• - The course provides a basic understanding of how urban agglomeration can be interpreted in the perspectives of economics. The main contents consist of three parts. 1. Economic analysis for urban agglomeration: why and how the suppliers and the demanders are locational agglomerated in a modern economy. 2. Economic analysis for urban structure:how the structure, size, and shape of cities are related to the optimal location selection problem of economic agents. 3. Introduction of the Biblical viewpoint and related studies throughout the geographical-economic problems. We would discuss over Henry George's ideas and the criticism and the application. This course provides not only lectures but includes team-discussion about 10 ~ 20 minutes. The organization of team would be according to the size of the course.
Quantitative Analysis for Management
  • - In this course, we study various optimization models. The following topics will be covered: : Linear programming, Network models, integer programming, Project scheduling, Waiting line models, Inventory models


Production and Operations Management

  • - In a competitive global environment, operations management involves the integration of numerous activities and processes to produce products and services. In this course, we consider key performance measures of operations as well as important concepts for improving the performance of operations along these dimensions. The goal of this course is understanding of the role that operations management plays in business processes.
Cost & Management Accounting
  • - Unlike financial accounting prepared for external users, managerial accounting is designed to help decision makers within the firm. This course will focus on product costing and cost analyses, cost information relevant for decision making, cost analysis for pricing decisions, and performance evaluation of business units and incentive scheme.
Intermediate Accounting 1
  • - This course covers intermediate level financial accounting matters including Financial reporting and accounting standards, Conceptual framework for financial reporting, Accounting information systems, Financial statements, Time value of money, Cash and receivables, Valuation of inventories, Property, plant and equipment and its depreciation, Intangible assets, Current and non-current liabilities under International Financial Reporting Standards (IFRS).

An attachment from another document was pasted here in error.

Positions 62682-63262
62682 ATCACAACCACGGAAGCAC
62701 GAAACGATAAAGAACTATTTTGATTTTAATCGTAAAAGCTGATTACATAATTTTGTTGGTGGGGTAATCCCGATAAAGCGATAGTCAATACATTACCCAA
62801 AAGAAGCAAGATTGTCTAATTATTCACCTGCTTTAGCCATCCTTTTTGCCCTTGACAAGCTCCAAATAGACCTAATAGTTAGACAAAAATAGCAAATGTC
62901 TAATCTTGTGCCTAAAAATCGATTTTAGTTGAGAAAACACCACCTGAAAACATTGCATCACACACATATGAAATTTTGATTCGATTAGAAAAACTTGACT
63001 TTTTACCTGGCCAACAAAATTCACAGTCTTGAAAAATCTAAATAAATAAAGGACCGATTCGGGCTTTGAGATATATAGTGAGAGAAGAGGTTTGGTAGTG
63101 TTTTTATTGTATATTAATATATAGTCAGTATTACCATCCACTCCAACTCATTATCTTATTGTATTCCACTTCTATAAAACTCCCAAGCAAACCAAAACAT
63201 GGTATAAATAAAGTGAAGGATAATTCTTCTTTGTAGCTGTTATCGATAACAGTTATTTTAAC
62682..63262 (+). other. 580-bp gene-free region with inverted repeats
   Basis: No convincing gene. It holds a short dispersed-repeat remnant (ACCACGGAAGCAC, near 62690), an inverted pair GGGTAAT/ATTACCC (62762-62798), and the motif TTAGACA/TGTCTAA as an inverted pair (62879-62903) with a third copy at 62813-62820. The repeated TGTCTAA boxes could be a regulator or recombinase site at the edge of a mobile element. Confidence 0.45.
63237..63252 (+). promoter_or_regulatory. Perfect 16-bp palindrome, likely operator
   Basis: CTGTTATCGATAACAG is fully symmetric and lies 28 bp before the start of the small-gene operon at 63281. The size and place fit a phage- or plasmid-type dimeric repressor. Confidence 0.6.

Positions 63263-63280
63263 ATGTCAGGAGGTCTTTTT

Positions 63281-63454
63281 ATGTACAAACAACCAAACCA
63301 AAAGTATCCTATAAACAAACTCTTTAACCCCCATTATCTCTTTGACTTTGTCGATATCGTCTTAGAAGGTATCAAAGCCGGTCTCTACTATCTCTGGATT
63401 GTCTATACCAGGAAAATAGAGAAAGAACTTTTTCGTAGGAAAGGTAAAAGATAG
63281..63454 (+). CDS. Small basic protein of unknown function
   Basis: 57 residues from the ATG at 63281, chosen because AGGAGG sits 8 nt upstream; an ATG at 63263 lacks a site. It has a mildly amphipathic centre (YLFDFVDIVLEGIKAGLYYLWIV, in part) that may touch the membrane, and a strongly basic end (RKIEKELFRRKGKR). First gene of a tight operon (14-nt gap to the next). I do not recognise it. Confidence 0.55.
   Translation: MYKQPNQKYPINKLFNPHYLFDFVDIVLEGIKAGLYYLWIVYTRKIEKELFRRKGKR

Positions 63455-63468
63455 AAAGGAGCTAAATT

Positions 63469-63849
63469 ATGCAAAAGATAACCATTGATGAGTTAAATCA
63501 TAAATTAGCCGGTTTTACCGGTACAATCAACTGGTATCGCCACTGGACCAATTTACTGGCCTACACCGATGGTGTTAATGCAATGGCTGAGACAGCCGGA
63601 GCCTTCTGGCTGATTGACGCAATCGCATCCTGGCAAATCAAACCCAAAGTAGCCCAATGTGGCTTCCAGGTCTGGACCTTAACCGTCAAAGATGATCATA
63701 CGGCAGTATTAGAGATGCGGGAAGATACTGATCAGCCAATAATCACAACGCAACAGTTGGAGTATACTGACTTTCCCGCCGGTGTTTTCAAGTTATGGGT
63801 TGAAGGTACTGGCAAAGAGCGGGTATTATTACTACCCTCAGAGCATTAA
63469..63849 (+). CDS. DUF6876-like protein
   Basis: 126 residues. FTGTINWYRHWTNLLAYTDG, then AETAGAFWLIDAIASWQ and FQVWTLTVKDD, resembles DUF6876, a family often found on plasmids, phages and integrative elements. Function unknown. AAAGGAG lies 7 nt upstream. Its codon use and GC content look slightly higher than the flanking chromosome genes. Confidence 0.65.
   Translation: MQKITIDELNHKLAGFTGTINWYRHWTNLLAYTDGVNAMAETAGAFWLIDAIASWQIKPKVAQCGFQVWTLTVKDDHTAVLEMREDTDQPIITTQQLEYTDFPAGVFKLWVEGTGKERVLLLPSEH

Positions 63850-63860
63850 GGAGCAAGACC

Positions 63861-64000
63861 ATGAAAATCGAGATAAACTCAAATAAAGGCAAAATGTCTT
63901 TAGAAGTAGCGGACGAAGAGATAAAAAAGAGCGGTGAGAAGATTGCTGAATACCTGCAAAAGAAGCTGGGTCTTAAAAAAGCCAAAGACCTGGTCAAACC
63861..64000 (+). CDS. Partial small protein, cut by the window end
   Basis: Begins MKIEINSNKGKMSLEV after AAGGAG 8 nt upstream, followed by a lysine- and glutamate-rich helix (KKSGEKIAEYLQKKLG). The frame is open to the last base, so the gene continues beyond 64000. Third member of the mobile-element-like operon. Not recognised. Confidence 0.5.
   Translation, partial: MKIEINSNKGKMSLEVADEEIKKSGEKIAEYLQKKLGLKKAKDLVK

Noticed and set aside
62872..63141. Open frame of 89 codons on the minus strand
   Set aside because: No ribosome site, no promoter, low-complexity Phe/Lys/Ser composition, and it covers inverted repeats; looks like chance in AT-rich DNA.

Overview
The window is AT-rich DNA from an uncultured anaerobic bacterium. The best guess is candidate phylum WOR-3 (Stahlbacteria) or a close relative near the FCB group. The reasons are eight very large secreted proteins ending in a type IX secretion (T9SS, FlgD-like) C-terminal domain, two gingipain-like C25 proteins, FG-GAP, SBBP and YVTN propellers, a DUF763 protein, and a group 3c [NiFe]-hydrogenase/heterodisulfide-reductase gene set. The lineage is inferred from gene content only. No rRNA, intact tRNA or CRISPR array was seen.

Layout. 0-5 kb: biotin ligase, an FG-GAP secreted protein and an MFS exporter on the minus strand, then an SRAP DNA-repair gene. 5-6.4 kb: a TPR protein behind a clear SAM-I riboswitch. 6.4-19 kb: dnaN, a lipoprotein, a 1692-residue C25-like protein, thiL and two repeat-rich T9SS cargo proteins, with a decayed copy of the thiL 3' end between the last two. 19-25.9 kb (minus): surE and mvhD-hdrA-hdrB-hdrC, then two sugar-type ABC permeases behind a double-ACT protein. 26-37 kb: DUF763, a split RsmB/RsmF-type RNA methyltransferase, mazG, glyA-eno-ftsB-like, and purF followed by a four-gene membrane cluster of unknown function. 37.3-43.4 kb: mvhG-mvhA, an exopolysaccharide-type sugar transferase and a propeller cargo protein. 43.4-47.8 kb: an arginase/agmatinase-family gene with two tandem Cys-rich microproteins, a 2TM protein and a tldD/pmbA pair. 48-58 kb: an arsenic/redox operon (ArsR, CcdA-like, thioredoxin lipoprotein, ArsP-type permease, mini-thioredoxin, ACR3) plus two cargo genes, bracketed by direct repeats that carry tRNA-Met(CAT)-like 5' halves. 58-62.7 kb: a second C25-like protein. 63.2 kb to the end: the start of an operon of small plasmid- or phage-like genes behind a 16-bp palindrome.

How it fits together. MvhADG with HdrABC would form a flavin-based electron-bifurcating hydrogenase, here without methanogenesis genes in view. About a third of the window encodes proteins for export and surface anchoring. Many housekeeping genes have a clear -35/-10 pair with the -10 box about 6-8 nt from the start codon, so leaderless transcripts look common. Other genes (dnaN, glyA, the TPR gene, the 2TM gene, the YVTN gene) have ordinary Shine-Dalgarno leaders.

• - This course is intended to provide in-depth accounting concepts, methods and uses of financial accounting in order for students to prepare, interpret and utilize major financial statements and its contained information for key business and investment decision making. This course uses Korean for lectures but uses English for text books and examination.
Intermediate Accounting 2
  • - This course covers intermediate level financial accounting matters including Equity, EPS, Investments, Income taxes, Pension and postretirement benefits, Leases, Accounting changes and error analysis, Statement of cash flows and Presentation and disclosure in financial reporting under International Financial Reporting Standards (IFRS).
  • - This course is intended to provide in-depth accounting concepts, methods and uses of financial accounting in order for students to prepare, interpret and utilize major financial statements and its contained information for key business and investment decision making. This course uses English for lectures, text book, examinations and major communications.
Human Resource Management
  • - This course will provide you with a systematic understanding of HRM practices. HR topics (e.g., recruitment, selecting, training & development, performance management systems, compensation systems, etc.) will be addressed from a strategic perspective. Students will have opportunities to intensively practice and explore HRM issues while completing team project and team-led learning activities.
Business Strategy
  • - This course is designed to help upper-class students in management develop understanding of the concepts and theories of strategic management and the ability to apply the concepts and techniques to real-world management problems through comprehensive case studies.
Public Finance